The New Zealand dollar climbed above 83 US cents for the first time since early March after the Federal Reserve said it will begin a third round of asset purchases in the world's largest economy to boost growth and reduce unemployment.
The New Zealand dollar rose as high as 83.13 US cents, trading at 83 US cents at 8am up from 82.19 cents yesterday at 5pm. The trade weighted index increased to 73.35 from 72.86.
At the end of a two-day policy meeting, Fed Chairman Ben Bernanke announced the central bank would expand its holdings of long-term securities with open-ended purchases of US$40 billion of mortgage debt a month and pledged to keep interest rates at record lows until at least mid-2015. The Fed previously agreed to keep rates low until late 2014.
"The New Zealand dollar has done an awful lot already this morning - it may slow to build on these recent gains," said Alex Sinton, senior dealer at ANZ New Zealand. "You would expect some more US weakness but it may not come on the day."
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Topside resistance for the kiwi is likely to come in around 82.30 US cents, Sinton said.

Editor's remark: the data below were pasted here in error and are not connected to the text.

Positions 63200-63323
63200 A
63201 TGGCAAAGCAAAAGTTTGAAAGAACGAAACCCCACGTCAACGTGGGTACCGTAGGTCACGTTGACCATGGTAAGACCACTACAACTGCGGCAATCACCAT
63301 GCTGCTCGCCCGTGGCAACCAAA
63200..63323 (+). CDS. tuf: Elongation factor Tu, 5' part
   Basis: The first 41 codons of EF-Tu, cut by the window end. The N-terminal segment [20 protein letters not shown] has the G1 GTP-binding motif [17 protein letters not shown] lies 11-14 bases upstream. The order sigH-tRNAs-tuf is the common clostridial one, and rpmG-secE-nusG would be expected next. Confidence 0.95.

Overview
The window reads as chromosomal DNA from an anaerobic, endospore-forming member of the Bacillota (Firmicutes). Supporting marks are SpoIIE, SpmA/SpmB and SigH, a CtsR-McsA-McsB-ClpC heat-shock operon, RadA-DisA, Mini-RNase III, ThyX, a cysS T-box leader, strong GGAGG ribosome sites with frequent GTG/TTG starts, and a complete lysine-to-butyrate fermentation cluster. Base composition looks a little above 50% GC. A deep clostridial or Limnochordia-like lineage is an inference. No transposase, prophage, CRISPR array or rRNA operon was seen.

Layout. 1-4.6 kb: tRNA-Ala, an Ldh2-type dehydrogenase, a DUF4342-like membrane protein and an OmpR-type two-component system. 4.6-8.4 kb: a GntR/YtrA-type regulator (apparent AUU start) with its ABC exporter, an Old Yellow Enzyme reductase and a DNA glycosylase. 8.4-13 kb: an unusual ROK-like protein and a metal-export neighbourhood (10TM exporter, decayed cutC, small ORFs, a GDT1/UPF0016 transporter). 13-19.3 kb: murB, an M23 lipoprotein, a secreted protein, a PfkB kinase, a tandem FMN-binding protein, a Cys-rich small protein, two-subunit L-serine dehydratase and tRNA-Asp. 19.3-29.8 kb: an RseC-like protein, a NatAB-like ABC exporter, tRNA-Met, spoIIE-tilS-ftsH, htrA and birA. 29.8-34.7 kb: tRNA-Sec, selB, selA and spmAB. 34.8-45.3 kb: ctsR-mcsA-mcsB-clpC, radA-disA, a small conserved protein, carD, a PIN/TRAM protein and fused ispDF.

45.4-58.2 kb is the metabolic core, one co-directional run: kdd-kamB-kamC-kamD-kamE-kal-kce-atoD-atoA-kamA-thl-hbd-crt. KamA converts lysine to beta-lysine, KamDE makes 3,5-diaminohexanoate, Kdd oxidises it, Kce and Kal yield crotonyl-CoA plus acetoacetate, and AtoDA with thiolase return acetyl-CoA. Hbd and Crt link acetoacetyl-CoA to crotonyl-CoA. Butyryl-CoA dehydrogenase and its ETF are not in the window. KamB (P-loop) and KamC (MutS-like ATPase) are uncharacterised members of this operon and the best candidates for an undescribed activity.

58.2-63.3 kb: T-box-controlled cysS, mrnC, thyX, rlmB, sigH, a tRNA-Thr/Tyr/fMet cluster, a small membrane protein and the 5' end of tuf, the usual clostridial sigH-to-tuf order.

New Zealand's Reserve Bank left its official cash rate unchanged at 2.5 per cent yesterday, while delaying its forecast increase in the 90-day bank bill rate, seen as a proxy for the benchmark interest rate, until 2014.
The review was Governor Alan Bollard's last before former World Bank executive Graeme Wheeler takes over on September 25.
New Zealand's food price index for August will be released by Statistics New Zealand this morning, followed by the ANZ-Roy Morgan Consumer Confidence survey at 1pm.
The New Zealand dollar rose to 78.65 Australian cents from 78.39 cents and increased to 51.37 British pence from 50.97 pence. The kiwi climbed to 63.89 euro cents from 63.55 cents and advanced to 64.33 yen from 63.85 yen.